William W. Scranton
Former Pennsylvania Governor, and U.S. Ambassador to the United Nations, William W. Scranton, has died, at the age of 96.
Scranton ran for president in 1964 and his name lives on today in our area’s biggest city.
Mike Stevens took a look back at the former leader’s life..
Lackawanna State Park. It symbolizes what many consider Governor Scranton’s most valuable legacy. The Scranton administration created a bond issue, millions of it would go toward state parks; the goal was ambitious, and so today there is a state park roughly within 25 miles of every Pennsylvanian.
Bill Scranton loved the outdoors, walked Lackawanna almost daily.
“We’re going to have, in Pennsylvania, I think with the possible exception of Maine, the most amount of recreational land that any state in the east will have.”
He and cabinet member Maurice K. Goddard saw to it that we could all enjoy the outdoors.
Scranton was first elected to Congress in1960. In 1962, he ran for governor of Pennsylvania and won becoming the first Republican governor in eight years. Not long after, he campaigned for the presidency.
“I did run for president in 1964 when it looked as if Mr. Goldwater would be nominated as the Republican candidate and Mr. Rockefeller had been beaten in California.”
Though he never became president Scranton knew a lot of them. His dad took him on a trip to Washington and there he met Calvin Coolidge. As governor, Bill Scranton and his wife came to know President Eisenhower and his wife Mamie who lived in Gettysburg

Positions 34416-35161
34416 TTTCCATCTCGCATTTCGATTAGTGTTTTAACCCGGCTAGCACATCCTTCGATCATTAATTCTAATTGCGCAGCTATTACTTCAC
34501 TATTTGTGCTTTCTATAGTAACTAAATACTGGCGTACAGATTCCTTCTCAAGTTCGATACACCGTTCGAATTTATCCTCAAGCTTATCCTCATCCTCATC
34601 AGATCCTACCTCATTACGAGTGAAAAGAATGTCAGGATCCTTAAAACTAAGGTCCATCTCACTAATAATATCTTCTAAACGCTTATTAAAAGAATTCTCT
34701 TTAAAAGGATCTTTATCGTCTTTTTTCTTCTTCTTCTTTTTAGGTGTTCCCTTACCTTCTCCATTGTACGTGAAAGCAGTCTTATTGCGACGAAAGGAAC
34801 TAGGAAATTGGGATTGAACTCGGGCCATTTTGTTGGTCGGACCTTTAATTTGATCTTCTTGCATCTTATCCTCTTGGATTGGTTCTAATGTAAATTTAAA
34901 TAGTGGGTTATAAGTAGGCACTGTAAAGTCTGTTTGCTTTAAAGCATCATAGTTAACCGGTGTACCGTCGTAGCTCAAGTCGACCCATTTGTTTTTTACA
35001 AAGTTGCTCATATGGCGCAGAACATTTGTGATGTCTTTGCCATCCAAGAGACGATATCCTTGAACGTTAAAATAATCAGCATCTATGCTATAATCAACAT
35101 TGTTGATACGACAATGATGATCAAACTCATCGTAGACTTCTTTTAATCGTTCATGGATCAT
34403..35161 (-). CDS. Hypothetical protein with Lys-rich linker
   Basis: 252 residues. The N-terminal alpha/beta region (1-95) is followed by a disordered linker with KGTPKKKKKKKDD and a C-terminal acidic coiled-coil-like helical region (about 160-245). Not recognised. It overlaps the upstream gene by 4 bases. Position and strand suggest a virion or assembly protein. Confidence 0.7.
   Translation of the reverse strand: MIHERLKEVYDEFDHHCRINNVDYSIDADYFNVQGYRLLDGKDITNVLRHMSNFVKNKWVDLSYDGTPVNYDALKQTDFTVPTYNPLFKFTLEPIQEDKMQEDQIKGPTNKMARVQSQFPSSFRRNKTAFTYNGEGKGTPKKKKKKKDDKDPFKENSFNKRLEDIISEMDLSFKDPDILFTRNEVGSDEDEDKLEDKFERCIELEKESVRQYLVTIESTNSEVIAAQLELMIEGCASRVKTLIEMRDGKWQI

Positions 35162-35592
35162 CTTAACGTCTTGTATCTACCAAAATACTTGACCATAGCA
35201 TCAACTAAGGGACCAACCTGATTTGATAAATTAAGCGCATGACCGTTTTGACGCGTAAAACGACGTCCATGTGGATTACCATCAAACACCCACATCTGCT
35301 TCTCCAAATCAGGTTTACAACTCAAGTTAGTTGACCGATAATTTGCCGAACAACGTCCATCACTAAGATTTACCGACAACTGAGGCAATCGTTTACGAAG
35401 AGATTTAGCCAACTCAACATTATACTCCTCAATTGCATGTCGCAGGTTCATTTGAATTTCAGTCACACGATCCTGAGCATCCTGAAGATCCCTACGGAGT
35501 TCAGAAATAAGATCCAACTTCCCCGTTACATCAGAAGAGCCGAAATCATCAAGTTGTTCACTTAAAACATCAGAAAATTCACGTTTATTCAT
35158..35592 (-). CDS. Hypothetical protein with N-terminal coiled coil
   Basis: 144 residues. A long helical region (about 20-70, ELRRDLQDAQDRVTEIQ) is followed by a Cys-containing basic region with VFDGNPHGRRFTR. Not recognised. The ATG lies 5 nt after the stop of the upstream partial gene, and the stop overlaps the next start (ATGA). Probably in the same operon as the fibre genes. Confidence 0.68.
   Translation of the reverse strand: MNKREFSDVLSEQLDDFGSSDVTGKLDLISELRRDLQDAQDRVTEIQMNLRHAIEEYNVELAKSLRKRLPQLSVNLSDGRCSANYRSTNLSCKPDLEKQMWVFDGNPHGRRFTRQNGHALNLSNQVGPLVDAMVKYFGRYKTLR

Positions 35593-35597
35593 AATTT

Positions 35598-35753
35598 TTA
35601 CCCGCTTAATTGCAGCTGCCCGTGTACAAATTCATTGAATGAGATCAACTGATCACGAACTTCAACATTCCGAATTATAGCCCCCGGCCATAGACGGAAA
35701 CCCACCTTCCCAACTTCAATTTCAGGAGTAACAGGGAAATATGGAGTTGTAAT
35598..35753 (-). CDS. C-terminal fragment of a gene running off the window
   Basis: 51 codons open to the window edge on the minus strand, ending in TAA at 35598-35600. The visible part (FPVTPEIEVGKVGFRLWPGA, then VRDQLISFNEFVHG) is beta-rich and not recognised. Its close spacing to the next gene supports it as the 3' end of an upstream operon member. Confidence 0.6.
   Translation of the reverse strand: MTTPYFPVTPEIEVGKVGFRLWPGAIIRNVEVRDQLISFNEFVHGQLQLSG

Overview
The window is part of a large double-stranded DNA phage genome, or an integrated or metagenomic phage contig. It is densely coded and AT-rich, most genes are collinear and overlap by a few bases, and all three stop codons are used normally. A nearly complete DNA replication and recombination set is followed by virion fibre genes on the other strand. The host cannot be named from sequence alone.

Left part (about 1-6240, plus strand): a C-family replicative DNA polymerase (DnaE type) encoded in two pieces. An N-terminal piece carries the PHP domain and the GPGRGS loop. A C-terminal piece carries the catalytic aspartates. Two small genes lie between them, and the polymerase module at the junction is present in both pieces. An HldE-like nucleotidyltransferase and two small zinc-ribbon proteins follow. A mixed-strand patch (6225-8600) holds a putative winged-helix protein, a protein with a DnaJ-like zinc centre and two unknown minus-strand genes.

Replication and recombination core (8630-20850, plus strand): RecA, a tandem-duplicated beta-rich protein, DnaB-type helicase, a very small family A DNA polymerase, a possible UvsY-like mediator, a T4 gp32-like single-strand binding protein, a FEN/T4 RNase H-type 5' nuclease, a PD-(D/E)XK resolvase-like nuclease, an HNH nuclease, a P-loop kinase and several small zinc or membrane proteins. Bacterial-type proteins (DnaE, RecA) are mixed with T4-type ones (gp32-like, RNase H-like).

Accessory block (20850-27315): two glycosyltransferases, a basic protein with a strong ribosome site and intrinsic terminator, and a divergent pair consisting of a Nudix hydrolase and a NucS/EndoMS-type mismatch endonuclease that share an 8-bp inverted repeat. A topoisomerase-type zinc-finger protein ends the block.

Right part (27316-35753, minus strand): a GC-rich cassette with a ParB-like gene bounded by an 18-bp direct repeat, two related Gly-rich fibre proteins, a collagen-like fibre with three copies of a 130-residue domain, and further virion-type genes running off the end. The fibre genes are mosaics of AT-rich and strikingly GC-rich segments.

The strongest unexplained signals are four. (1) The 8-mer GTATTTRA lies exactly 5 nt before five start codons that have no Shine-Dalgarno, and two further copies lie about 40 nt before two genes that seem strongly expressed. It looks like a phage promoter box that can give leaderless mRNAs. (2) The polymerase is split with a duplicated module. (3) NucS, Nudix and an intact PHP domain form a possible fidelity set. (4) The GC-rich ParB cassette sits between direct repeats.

“”Of course I knew him very well, not only because I knew him in the State Department, I had to liason with the White House from the State Department which had me in contact with him a great deal, and thereafter a saw him a number of times and he was wonderful to Mary and me when I was governor and they were living in Gettysburg, so I guess I’d seen Eisenhower numerous times.”
Governor Scranton spent a lot of years in public service in company of some famous people. Yet he and his wife Mary and their four children always favored home, Pennsylvania.
The Washington social circuit was but a temporary part of their lives. For the Scranton family, home was here as were their hearts.
Whether walking in Lackawanna State Park or stopping for coffee in nearby Waverly, he was accessible and friendly and willing to share a story. He had them by the dozens.
We can thank Bill Scranton for a lot: new jobs, mine reclamation, among them. Yet his love of the outdoors and the desire to share that with us all, we’ll likely remember him most for that.
We will, in a sense, share his company each and every time we stroll or fish or bird watch or hike a state park in Pennsylvania.